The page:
“Eventually we’ll be eating our pets,” says a very rich client in the first episode of HBO’s stunning Industry, about London stock traders. “If that’s your philosophy, you could trade it,” retorts our heroine, industry up-and-comer Harper, who then lays out how a savvy buyer could make money betting on society’s collapse. In that brief exchange, Industry lays out a darkly comic and perhaps accurate vision of what financial markets do: Scare the masses, and make money off their fear.
The HBO series, which was just renewed for a third season, follows a group of entry-level employees at a prestigious but brutal London bank as they drug and sleep their way across high-end London, trying to win the confidence of wealthy, bored clients like the predatory Nicole Craig (Sarah Parish) to score commissions on their trades and win some sense of job security. Given that nothing in their lives is certain — especially their relationships or employment — they approach every interaction with skepticism bordering on hopelessness. Since their little worlds could collapse at any time, and so could the big world, so why not make money as much money as possible until the day it all falls apart?
Harper, played by Myha’la Herrold, seems to understand the game perfectly — it’s noteworthy that she spends her money on the temporary pleasures of hotels, not saving up for a place of her own. She spends much of Season 1 leasing a room from a wealthy friend and romantic rival, Yasmin (Marisa Abela), a tenuous arrangement at best. Season 2, which takes place a year after Season 1, raises the stakes with the introduction of Jay Duplass as Jesse Bloom, a billionaire who moved markets during COVID by predicting catastrophe — and then invested accordingly. Hannah meets him, of course, in the anonymous four-star chain hotel where both are taking extended stays.
Other characters, like Robert Spearing, spend much of the show admittedly clueless about how markets work. The actor who plays Spearing, Harry Lawtey, gives him a fatalistic quality that, the show’s creators agree, would make him a terrific James Bond. Bond knows the odds are always against him, so approaches everything — especially love – with a cool detachment.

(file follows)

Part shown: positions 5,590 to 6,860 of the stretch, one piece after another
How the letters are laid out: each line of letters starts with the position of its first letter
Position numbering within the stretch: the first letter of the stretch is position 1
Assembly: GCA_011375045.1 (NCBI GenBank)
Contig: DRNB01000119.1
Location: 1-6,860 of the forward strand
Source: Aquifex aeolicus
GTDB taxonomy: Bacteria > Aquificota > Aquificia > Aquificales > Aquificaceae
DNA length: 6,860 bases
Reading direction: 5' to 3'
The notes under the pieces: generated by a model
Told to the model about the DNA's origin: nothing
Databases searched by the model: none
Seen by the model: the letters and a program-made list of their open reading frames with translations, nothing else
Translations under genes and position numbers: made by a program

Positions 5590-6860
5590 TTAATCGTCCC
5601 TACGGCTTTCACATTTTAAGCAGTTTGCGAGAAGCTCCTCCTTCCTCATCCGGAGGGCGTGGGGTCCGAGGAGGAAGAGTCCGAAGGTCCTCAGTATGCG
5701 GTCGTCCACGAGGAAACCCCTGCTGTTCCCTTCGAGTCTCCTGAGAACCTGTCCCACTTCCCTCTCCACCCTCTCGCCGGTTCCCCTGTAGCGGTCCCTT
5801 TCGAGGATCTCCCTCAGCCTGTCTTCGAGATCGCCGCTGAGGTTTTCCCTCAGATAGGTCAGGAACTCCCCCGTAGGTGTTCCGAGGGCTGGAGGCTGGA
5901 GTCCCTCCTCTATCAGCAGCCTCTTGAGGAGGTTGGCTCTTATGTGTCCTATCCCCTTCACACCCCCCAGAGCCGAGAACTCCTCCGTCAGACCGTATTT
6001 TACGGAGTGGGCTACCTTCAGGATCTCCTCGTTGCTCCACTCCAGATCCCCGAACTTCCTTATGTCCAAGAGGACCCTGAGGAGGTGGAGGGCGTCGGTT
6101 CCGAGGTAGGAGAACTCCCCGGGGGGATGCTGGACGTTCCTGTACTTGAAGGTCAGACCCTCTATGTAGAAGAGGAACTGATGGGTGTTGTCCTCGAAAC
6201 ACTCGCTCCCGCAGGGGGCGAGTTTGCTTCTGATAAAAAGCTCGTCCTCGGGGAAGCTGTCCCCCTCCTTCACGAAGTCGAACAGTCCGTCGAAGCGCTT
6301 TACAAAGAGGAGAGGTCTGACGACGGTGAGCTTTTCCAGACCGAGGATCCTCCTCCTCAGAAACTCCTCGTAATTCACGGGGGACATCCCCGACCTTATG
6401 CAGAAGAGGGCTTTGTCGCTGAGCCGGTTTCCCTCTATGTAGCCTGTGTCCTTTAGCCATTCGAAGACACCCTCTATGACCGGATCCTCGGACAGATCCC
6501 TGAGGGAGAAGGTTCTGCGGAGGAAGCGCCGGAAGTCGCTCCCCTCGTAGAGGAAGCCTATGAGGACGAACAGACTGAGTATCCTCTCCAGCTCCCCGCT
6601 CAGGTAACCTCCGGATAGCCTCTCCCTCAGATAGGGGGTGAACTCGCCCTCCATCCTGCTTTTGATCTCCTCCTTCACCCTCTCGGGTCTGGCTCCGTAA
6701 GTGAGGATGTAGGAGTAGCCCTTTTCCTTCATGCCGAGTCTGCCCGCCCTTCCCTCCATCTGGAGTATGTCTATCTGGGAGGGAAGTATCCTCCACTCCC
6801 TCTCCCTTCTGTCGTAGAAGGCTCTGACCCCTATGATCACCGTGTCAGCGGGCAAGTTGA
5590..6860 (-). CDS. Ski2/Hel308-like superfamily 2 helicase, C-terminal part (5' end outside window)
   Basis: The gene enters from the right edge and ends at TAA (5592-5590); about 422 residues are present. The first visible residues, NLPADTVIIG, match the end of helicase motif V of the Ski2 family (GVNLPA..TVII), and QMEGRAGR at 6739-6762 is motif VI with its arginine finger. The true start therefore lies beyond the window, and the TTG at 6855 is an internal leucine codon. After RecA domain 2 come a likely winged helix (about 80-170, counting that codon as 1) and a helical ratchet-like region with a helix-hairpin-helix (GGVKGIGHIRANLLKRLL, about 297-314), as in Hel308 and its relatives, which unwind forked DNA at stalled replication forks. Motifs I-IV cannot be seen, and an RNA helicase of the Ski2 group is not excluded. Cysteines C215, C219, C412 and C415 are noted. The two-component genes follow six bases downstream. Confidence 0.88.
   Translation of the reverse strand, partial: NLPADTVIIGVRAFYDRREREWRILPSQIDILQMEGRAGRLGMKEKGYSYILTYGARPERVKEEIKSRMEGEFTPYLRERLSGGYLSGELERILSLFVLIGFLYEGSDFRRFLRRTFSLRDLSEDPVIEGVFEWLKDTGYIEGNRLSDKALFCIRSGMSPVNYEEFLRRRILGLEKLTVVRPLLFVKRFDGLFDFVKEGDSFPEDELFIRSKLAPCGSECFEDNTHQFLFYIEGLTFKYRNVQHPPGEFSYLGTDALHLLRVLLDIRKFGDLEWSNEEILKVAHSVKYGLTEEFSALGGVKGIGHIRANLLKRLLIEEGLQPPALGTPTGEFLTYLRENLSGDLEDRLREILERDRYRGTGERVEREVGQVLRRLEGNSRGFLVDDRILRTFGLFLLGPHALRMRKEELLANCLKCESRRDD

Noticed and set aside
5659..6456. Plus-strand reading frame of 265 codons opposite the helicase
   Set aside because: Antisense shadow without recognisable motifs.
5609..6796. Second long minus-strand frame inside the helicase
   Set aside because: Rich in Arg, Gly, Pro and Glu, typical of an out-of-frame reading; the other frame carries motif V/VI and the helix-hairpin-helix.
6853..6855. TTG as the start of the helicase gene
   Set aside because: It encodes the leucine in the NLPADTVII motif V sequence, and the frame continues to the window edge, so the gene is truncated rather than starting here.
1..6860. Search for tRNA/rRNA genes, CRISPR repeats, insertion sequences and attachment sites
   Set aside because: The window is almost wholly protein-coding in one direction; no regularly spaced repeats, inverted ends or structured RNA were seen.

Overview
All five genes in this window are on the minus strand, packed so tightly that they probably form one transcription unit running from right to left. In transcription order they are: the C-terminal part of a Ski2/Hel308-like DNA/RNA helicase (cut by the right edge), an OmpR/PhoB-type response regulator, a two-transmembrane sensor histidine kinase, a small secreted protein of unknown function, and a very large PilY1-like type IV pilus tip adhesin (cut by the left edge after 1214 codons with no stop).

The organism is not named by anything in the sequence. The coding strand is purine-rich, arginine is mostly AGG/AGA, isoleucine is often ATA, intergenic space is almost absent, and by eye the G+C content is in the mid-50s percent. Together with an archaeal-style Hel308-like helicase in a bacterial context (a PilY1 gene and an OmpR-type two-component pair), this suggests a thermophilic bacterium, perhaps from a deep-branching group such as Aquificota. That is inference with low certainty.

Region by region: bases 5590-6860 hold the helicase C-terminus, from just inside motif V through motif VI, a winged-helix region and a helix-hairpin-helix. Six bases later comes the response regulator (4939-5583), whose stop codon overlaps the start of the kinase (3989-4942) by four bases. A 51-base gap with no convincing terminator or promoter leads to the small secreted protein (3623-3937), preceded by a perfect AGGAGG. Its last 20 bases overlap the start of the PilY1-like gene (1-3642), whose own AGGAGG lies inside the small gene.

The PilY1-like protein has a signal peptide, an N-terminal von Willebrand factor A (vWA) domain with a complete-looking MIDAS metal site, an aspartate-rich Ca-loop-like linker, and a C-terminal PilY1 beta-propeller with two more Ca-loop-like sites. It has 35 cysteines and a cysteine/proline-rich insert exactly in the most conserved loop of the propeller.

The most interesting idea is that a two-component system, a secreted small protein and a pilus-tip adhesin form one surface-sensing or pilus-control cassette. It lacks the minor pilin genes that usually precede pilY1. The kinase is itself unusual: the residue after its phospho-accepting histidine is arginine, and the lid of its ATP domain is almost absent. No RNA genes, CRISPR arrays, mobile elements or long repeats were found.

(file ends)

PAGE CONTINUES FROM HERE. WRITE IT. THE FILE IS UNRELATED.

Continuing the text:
Of course, Bond sacrifices his own emotional needs in the service of occasionally saving the world, something that never crosses the minds of the Pierpont team. “I think about you less than I think about global warming,” one seasoned employee tells Hannah. You can judge these Gen Z newbies for trying to cash in on the carnage, but then again: They didn’t create the system. They’re just vying for status and approval from the generation before them, which took exactly the same approach. (As did the generation before them.)
The young characters know this isn’t their world to save — not yet. Saving the world is for people with mortgages and kids. People who are at least hopefully invested in the future. The newest Pierpont employees own nothing but their own bodies, and treat them like homeowners do lawns — sometimes tending to them, sometimes changing their chemical compositions, sometimes leaving them exposed to the elements, or the trampling feet of passerby. Maybe the younger Pierponters will try to fix things later, if there’s anything left.
Full disclosure: If I truly understood the secrets of financial markets after getting help from Immediate Evex, I would be off making billions instead of musing about a TV show. But it’s at least intriguing that the co-creators of Industry, Konrad Kay and Mickey Down, worked in finance before turning to screenwriting. Maybe they know dark truths we don’t? They’re so good at writing that they never spell out exactly what the characters on their show are doing — they leave it to viewers to recognize that they’re trading on the end of the world.
If they’re right, it would explain a lot. You often hear vague complaints about how a few corporations are taking over the world, manipulating our fears through the news. Skeptics like myself often dismiss such notions, wondering aloud: To what end? But Industry offers a cogent answer: For the money, stupid.
The Industry Seasons 1 and 2 are now streaming on HBO.
Main image: The Industry.